The comparison trap

I’m a thinker, worrier, overanalyser.

English: School Running Race

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Over a year ago, I reminded myself that life is not a race.

But can I stop comparing myself to others? Hell no.

I pat myself on the back when I look at people around me having unwanted children, taking too long to finish their degree, and generally not having their shit together. (Yeah, I said it. I’m not going to pretend I don’t make judgement calls.)

And then I swallow my envy when others more than double their salary to nearly six figures a year after graduation, spend all their savings on travel, find rich and handsome partners, buy houses by 25.

I trek the path of full personal independence – partly by circumstance, partly by choice.

I chose noncorporate work that I love and am good at, even if it will never make me rich. I make enough, and a job I enjoy is worth infinitely more than a lucrative one that would stress me out.

I found a partner who would do anything for me, even if he doesn’t have a life plan all worked out.

My life is largely what I make of it. Every decision has an opportunity cost. Suck it up, E.

10 thoughts on “The comparison trap

  • Reply tinysarah January 10, 2012 at 13:46

    Wise words! For me this manifests as the struggle between contentment and wanting to continually push myself to new limits…

  • Reply krantcents January 10, 2012 at 13:59

    If you are doing something you love, you will be good at it and ultimately the money comes. At the very least, you achieve happiness and self fulfillment.

  • Reply centsofacountrygirl January 10, 2012 at 15:32

    Very true. It’s hard not to compare yourself to others, but sometimes it helps to put things in perspective.

  • Reply newlyweds on a budget January 10, 2012 at 19:19

    man it’s hard huh? eric and i are still living in a shack and he’s going to be 29 this month. this is not how i pictured my life at this age. but i know we’re building ourselves up, it’s just taking ourselves a little bit longer…

    hang in there.

  • Reply Kara January 10, 2012 at 19:22

    I also believe that life is what you make of it. My husband and I worked and saved ur asses off to be able to buy our houses. It’s something that we wanted to do, so we had to set other things asise. Do I get jealous of people who do nothing but travel and have fun? Sometimes, but if I set my investments up now I’ll have the rest of my life to enjoy it.

    I like getting things done and out of the way asap!

  • Reply Liquid Independence January 10, 2012 at 20:42

    “Why compare yourself with others? No one in the entire world can do a better job of being you than you.”

  • Reply FB @ FabulouslyBroke.com January 11, 2012 at 04:40

    I love this post. You made your choices for the reasons you make them for.

    Perhaps traveling all the time is not what it was cracked up to be (see my latest post: Traveling year round may not be as fun

    Perhaps all that money people make, comes with a lot of headaches that you wouldn’t want to deal with.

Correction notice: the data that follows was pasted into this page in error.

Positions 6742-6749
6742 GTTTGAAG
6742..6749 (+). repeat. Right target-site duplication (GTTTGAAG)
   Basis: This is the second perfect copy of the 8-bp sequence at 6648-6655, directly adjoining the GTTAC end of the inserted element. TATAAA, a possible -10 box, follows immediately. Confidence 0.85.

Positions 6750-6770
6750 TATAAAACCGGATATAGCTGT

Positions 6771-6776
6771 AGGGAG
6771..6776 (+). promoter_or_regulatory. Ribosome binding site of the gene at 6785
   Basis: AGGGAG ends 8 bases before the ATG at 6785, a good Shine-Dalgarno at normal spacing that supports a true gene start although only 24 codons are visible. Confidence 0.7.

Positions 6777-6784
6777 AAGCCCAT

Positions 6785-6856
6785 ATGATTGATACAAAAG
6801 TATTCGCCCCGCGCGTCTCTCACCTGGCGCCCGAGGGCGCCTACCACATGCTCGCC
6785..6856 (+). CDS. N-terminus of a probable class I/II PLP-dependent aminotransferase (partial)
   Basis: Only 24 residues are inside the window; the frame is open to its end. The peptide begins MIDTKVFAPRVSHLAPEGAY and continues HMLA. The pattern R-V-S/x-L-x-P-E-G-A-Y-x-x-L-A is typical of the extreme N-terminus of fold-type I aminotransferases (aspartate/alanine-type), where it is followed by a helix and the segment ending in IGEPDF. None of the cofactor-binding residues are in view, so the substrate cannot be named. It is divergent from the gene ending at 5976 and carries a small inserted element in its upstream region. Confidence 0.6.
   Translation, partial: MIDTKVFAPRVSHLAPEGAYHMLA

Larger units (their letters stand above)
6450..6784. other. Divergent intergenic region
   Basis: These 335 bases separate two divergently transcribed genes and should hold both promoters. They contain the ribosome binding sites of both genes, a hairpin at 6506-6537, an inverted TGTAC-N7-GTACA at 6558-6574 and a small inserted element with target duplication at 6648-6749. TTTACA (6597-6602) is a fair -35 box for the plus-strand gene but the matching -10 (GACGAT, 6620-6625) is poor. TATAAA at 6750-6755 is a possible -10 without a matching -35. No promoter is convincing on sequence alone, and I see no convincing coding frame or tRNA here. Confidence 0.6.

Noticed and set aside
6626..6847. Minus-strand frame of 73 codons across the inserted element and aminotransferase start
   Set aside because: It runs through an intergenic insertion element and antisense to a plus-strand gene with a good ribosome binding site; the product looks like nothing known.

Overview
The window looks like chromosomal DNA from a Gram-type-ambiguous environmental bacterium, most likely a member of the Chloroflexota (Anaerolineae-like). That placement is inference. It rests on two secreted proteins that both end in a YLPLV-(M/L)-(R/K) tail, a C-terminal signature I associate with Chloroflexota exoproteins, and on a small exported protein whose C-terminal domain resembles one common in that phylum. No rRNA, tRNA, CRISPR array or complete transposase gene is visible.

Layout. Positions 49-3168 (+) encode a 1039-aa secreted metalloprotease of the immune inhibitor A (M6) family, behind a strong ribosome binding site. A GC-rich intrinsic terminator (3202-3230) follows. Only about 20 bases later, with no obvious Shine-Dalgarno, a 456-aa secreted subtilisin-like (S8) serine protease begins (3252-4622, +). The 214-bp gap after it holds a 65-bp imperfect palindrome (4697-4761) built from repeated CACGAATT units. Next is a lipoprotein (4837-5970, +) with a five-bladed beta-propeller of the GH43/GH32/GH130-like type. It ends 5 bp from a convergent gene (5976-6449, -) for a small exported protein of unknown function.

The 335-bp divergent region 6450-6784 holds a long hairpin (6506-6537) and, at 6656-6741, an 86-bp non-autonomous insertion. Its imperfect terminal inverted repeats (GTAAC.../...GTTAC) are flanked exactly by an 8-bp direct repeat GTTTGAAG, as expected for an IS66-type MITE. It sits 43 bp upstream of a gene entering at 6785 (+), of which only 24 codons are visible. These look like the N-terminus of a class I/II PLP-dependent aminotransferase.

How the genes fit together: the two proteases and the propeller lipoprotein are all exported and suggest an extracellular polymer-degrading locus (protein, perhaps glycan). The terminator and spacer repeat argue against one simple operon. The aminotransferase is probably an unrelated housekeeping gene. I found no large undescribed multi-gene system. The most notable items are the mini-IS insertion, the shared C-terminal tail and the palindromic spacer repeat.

Everything has a benefit and a cost.

  • Reply Two Degrees January 11, 2012 at 09:06


    I feel you.

  • Reply My money, my life January 12, 2012 at 03:53

    yepp i know what you mean, and we all do it. I think comparison with others is human. It’s also necessary, so that we can keep an ongoing check on how we are doing. as long as it doesn’t become an unhealthy obsession i think competition is fine.

    I have friends that are doing better than me, who inspire me to try harder after the initial bout of envy fades away, then I have friends who need to validate their success by flaunting it in others’ faces. The former is healthy competition and I welcome it, the latter kind is unhealthy, and something I’m actively working on cutting out of my life.

  • Reply Just One Boomer (Suzanne) April 1, 2013 at 17:53

    You just brought on a major flashback for me. It was 1984. I had just turned 30 and I had a 3 month old baby who was completely day-night reversed. I was a licensed attorney, but it was all I could do to have washed the breakfast dishes by the time my husband got home from work. I remember wailing on the phone to my mother, “What is going to become of me?” Her response which I utterly didn’t appreciate at the time was, “It will all work out.” Damned if she wasn’t right. It hasn’t been a straight trajectory, but I managed to start my own law firm, we bought and sold two houses, we raised two sons and got them through university and launched them out into the world and now I’m a semi-retired lawyer/travel blogger/trailing spouse. I love my husband more than when I married him. I have gray hairs and some aching joints, but I actually feel like I acquired some wisdom along the way. So, now I’m going to say something you will totally not appreciate, “It will all work out.” From what I can tell, you’re basically a very solid person. If everything and everybody else disappeared, you would still have yourself and the world would keep spinning on its axis. (I’m still an anxious insomniacal maniac sometimes, but I’ve learned to cut myself some slack). Peace. Out.

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